Likewise, one or more crossbeams may be provided in the various planes of motion.
To be able to position the tool carriers with their tools exactly, it is recommendable to use for the drives of the three axes of motion precise actuators, preferably in the form of step motors or pancake drives, in conjunction with no-backlash toothed belt or rack drives.
It should be possible to couple the tool carriers to all tools. To make this possible, standard couplings are provided, having connections for the tool operating means like power, coolant, compressed air, hydraulic fluid, etc. Also, control signals and energy for additional drives in the tools must be transmitted through the couplings. Depending on their kind, the operating means are supplied to the tool carriers via drag lines, wiper contracts, etc. Therefore, connectors for all operating means used in the machining station are present on the coupling of each tool carrier. On the tool coupling, however, only the connectors for the various operating means needed by the tool are provided. All couplings are designed as plug-in couplings with self-locking connectors for liquid and gaseous media, opening only when connected to the connector counterpart. This way, the connections for operating means not needed remain closed on the tool carrier coupling. To connect the two coupling parts of the tool and the tool carrier, they have a threaded bayonet arrangement which is caused to rotate by the tool carrier. Consequently, the tool carriers can fetch and release the tools again automatically.
The two-part coupling on the tool carrier has between its external part and its internal part rotatably mounted therein an unlockable locking mechanism which can be disengaged in order to rotate the threaded bayonet arrangement and which, on the other hand, transmits the torsional forces occurring during the operation of the tool. For low torsions a spring-loaded ball detent suffices. For greater forces, at least one controlled locking bolt is provided for a form-closing connection under full load. However, a combination of both locking means is possible also.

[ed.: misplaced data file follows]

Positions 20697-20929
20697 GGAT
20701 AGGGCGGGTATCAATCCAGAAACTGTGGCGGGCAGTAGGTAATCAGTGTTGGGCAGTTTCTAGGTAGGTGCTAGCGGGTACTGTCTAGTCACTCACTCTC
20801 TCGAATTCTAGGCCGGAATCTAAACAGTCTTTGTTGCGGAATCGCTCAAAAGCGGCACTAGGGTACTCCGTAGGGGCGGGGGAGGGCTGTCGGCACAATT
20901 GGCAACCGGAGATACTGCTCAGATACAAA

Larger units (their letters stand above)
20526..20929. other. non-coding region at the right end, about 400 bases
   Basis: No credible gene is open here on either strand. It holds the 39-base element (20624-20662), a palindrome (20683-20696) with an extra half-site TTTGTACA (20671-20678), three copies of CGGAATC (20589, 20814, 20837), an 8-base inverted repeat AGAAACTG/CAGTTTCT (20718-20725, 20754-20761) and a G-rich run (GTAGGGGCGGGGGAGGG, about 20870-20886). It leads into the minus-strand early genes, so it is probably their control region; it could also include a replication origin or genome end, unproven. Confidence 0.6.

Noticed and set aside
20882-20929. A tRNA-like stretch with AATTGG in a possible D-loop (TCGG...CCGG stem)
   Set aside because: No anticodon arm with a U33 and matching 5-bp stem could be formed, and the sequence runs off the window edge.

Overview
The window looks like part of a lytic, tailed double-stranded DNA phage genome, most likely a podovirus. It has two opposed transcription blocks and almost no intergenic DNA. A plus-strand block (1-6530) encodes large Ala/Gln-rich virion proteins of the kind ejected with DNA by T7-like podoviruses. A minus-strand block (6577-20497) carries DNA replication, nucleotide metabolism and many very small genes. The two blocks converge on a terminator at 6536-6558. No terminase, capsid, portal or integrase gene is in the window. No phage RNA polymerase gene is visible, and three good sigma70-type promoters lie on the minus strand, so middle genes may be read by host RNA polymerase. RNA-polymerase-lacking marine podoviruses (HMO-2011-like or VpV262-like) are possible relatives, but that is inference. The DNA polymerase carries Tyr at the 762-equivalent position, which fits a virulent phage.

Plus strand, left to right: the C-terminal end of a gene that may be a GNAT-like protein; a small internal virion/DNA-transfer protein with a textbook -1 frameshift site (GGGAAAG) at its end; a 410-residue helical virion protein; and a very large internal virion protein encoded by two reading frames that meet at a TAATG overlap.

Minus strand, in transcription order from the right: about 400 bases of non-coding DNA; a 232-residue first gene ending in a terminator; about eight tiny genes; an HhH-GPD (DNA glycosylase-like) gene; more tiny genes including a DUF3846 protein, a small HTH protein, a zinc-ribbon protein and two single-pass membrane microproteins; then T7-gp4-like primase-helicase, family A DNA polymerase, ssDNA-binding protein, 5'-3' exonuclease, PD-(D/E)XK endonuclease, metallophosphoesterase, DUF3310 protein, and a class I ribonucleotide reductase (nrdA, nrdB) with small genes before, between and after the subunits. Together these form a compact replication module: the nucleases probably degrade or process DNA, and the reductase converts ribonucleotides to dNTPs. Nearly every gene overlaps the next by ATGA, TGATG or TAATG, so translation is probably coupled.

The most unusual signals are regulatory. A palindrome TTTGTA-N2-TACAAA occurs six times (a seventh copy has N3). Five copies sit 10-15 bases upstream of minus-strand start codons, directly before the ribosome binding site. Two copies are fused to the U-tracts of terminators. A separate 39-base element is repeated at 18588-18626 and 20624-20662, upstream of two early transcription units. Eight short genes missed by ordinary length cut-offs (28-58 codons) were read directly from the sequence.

The tool carrier may have one or more couplings disposed on the carrier head of appropriate size. Thus, a tool carrier may be equipped with several different tools which work together or some of which are kept in readiness in order to save tool change times. Additionally, a multiple-piece tool set may thus be used which, due to its division and the separate disposition of its individual parts requires less space in the tool storage.
To store the tools which happen not to be in use, the machining station has one or more tool storage magazines. Preferably, one or two tool magazines are assigned to each group of tool carriers moving in a common plane. In the simplest case, the tool magazines are stationary and consist merely of a number of tool seats to which the tool carriers travel to deposit or fetch their tools.
To accelerate the tool change and shorten the setup time, movable tool magazines may be provided which move relative to the tool carriers. Thus, the tool magazine is positioned opposite the tool carrier to be equipped, and in the tool magazine carrying the tool needed just then is moved into the transfer position.
In addition to the embodiment examples shown, other tool magazine variations are possible in that, for example, tool magazines movable in several axes or else stationarily mounted tool magazines movable in themselves are provided, such as revolver magazines, etc.
Magazines of the above described kind may also be provided to feed in needed hardware such as for screwdrivers.
According to the invention, pallets with bearing arms on which the individual parts of the assemblies are deposited next to each other are used as workpiece carriers. In order to hold these parts securely when transporting the pallet, and still be able to remove and transport them with the tool carriers without much energy consumption it is recommendable to provide snap connections between the bearing arms and the individual parts of the assembly.
But it is also possible to deposit individual assembly parts loosely on top of each other. The parts may then assume their joining position.
The machining station according to the invention permits the low-cost use of simple pallets with relatively inaccurate single seats for the assembly components. The components are put into the accurate machining position by the tool carriers with correspondingly accurate centering and chucking tools.
In order to prevent an impairment of the tool carrier functions during the handling, chucking and machining operations taking place simultaneously it is recommendable to deposit the assembly components in the peripheral area of the pallet, thus keeping the inside area of the pallet free for the above mentioned operations. The bearing arms will then not interfere with the tool carriers in their motions.